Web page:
Reread of The Aspect-Emperor Series
Book 1: The Judging Eye
by R. Scott Bakker
Damnation follows not from the bare utterance of sorcery, for nothing is bare in this world. No act is so wicked, no abomination so obscene, as to lie beyond the salvation of my Name
—ANASÛRIMBOR KELLHUS, NOVUM ARCANUM
So we have Kellhus’s justification for why sorcerery is cool these days. And, if I understand the rules of this world, if enough humans believe this, it will happen. We know the Inchoroi wrote the Tusk to make their task easier, and before the Tusk there were Shamans. Prophets and Sorcerer both. But then the Tusk comes along and condemns them. It’s the dominant belief, and now Sorcery is damned. However, I don’t think Kellhus accomplished his goal of actually making sorcery not damnable. Too many people still believe the opposite. Either way, he is convincing the Few that they are not going to be damned and that’s all he cares about.
Now, how does this quote relate to the chapter? Well, Sorweel is getting to know his new tutor in this chapter. A Mandate Schoolman. He’s dealing with something he considers an abomination. This is to give us the start of the New Empire’s view on it versus Sorweel’s, which he’ll be grappling with.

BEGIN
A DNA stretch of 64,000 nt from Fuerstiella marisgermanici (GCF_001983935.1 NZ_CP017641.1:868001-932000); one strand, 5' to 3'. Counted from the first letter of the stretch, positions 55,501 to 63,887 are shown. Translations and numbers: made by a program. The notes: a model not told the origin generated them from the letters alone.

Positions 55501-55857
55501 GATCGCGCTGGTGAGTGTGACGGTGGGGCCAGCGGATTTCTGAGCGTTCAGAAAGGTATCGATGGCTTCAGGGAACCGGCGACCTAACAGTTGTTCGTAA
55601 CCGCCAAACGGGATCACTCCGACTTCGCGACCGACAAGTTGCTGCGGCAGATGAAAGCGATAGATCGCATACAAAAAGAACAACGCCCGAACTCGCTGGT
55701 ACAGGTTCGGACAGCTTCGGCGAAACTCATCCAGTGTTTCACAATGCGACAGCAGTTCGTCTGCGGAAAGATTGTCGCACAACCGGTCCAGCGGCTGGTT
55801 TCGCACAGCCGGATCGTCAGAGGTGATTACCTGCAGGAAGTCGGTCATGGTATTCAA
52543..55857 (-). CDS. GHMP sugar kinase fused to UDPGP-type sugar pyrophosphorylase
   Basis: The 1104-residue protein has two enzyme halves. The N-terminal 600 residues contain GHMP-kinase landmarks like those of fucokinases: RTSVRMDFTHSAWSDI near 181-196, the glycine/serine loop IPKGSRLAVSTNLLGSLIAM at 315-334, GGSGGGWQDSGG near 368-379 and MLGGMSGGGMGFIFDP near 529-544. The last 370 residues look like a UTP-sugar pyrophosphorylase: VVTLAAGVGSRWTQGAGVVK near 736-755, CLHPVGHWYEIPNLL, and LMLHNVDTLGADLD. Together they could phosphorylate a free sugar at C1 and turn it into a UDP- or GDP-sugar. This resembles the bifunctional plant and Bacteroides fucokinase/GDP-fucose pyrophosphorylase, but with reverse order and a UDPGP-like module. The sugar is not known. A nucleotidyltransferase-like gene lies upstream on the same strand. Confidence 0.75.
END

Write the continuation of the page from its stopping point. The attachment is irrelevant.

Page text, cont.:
Is Kellhus God and thus able to make that proclamation?
Early Spring, 19 New Imperial Year (4132 Year-of-the-Tusk), Momemn
Sorweel’s people despise scholars, calling them hunched ones and see it as a disease. None are weaker than a “hunched one.” Sorweel’s new tutor isn’t just a hunched one but a Three Seas Schoolman. This is a problem. Sorweel believes the Tusk that “sorcerers were the walking damned.” Still, he has always been secretly fascinated with sorcery. He wonders, “What kind of man would exchange his soul for that kind of diabolical power?”
As a result, Eskeles was both an insult and a kind of illicit opportunity—a contradiction, like all things Three Seas.
Not long after the day’s march started, Eskeles would begin teaching Sorweel Sheyic. It’s mind-numbing tedium. He comes to dread these lessons. He even asks Zsoronga to hide him, but the Successor-Prince betrays Sorweel, wanting to be able to speak to Horse-King without going through Obotegwa. Sorweel finds Eskeles strange. He’s fat by Sakarpi standards but there are fatter men in the Great Ordeal. Despite wearing silk and leggings, his robe is open leaving his chest exposed to the cold. But he never seems cold. He’s a friendly and merry man. He’s hard to dislike despite being a sorcerer and a Ketyai.
Eskeles learned Sakarpi while being a Mandate spy posing as Three Sea traders to the city. He says it was a dreadful time. Sorweel thinks because it doesn’t have “Southron luxuries” but it’s because of the Chorae horde. He calls them trinkets.
“Yes. That’s what we Schoolmen like to call them—Chorae, that is. For much the same reason you Sakarpi call Sranc—what is it? Oh, yes, grass-rats.”
Sorweel frowned. “Because that’s what they are.”
Despite his good humour, Eskeles had this sly way of appraising him [Sorweel] sometimes, as if he were a map fetched from the fire. Something that had to be read around burns.